Sorry mate but the plunker youve forked doesnt append items properly. That is --- they stack in a line one after another ;/ ... They self correct after masonrys "resize event triggers". If you need context for how I would like them to be used in the app, you are doing it correctly. appended should be for any new items, reload should be for when any items are removed. prepended it seems like the reload masonry chains after calling will self correct stacking issue. As for the callback chaining --- I'm a total noob, this is more of a learning project for me. – Dan Kanze May 15 '13 at 13:39
    
I've made some significant changes too the original plunker based off your recommendations. Things are a lot cleaner now if that makes it easier for you to work with. – Dan Kanze May 16 '13 at 17:46
    
@DanKanze where are your changes? – ganaraj May 16 '13 at 18:53
    
Controllers/Services. – Dan Kanze May 16 '13 at 19:02

I believe that I have had exactly the same problem:

Many images in a ng-repeat loop, and want to apply masonry/isotope to them when they are loaded and ready.

The issue is that even after imagesLoaded is called back there is a period of time when the images are not 'complete', and so can not be measured and layed out properly.

I have come up with the following solution that works for me and only requires one layout pass. It occurs in three stages

  1. Wait for images to load (when the last one is added from the loop - uses the jQuery images loaded plugin).
  2. Wait for all images to 'complete'
  3. Layout the images.

angularApp.directive('checkLast', function () {
    return {
        restrict: 'A',
        compile: function (element, attributes) {
            return function postLink(scope, element) {
                if (scope.$last === true) {
                    $('#imagesHolder').imagesLoaded(function () {
                        waitForRender();
                    });
                }
            }
        }
    }
});

function waitForRender() {
    //
    // We have to wait for every image to be ready before we can lay them out
    //
    var ready = true;
    var images = $('#imagesHolder').find('img');
    $.each(images,function(index,img) {
        if ( !img.complete ) {
            setTimeout(waitForRender);
            ready = false;
            return false;
        }
    });
    if (ready) {
        layoutImages();
    }
}

function layoutImages() {
    $('#imagesHolder').isotope({
        itemSelector: '.imageHolder',
        layoutMode: 'fitRows'
    });
}

This works with layout like this

<div id="imagesHolder">
    <div class="imageHolder"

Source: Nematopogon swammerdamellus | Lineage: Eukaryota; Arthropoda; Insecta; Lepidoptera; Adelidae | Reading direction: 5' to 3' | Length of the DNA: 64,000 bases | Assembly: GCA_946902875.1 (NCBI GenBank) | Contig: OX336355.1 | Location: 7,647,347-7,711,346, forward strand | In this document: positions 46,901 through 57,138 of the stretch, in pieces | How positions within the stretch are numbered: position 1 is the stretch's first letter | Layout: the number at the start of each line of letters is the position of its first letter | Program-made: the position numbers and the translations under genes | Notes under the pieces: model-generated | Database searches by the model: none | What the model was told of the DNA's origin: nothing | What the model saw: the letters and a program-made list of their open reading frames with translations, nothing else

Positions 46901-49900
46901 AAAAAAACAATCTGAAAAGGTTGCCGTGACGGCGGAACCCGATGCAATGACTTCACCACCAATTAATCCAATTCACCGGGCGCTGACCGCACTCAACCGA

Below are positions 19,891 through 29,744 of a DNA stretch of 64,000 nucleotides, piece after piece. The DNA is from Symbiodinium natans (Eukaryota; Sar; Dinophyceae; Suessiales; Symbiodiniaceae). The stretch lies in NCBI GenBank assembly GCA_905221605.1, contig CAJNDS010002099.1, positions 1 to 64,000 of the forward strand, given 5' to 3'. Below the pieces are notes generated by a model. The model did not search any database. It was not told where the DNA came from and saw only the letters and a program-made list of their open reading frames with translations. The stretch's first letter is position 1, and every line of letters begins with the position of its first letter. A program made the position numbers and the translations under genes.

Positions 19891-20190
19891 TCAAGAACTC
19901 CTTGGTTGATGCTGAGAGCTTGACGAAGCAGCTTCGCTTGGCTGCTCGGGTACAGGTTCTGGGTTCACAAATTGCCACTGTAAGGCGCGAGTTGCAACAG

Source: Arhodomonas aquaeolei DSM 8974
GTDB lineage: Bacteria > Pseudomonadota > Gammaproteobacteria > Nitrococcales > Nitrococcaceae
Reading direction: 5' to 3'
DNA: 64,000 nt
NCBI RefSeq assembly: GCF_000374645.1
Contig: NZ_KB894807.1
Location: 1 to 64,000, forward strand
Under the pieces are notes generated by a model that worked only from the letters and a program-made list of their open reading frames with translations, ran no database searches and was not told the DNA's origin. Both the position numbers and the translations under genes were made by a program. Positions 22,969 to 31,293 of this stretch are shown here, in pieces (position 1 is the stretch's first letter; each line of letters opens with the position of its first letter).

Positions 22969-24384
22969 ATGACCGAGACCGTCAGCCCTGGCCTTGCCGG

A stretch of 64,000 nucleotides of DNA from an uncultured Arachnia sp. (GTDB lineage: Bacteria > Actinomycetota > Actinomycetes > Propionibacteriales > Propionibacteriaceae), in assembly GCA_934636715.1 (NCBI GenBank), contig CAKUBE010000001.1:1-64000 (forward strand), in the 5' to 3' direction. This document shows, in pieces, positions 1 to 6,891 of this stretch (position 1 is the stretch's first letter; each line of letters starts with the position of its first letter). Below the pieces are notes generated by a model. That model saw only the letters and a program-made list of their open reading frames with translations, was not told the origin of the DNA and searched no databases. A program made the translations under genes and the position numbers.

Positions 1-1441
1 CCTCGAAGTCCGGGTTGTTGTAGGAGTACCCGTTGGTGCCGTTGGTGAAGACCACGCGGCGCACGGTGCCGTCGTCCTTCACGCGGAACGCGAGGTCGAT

check-last
         ng-repeat="image in images.image"
        <img ng-src="{{image.url}}"/>
    </div>
</div>

I hope this helps.

share|improve this answer

Rather than using two directives you could incorporate them both into one directive. Something like:

.directive("masonry", function($timeout) {
    return {
        restrict: 'AC',
        template: '<div class="masonry-brick" ng-repeat="image in pool | filter:{pool:true}">' +
                        '<span>{{image.albumTitle|truncate}}</span>' +
                        '<img ng-src="{{image.link|imageSize:t}}"/>' +
                  '</div>',
        scope: {
            pool: "="
        },
        link: function(scope, elem, attrs){
            elem.masonry({itemSelector: '.masonry-brick'});

            // When the pool changes put all your logic in for working out what needs to be prepended
            // appended etc
            function poolChanged(pool) {

                //... Do some logic here working out what needs to be appended, 
                // prepended...

                // Make sure the DOM has updated before continuing by doing a $timeout
                $timeout(function(){
                    var bricks = elem.find('.masonry-brick');
                    brick.imagesLoaded(function() {
                        // ... Do the actual prepending/appending ...
                    });
                });
            }

            // Watch for changes to the pool
            scope.$watch('pool', poolChanged, true); // The final true compares for 
                                                     // equality rather than reference
        }
    }
});

and html usage:

<div class="masonry" pool="pool"></div>
share|improve this answer
1  
Could you throw this up on a plunker fork to test? The underlying problem here is that appended event's arent triggering because of DOM ready state. I've tried similiar approaches in the past without success :/ . Also, I would much rather prefer templates to be in a partial rather then injected (way cleaner). – Dan Kanze May 16 '13 at 13:40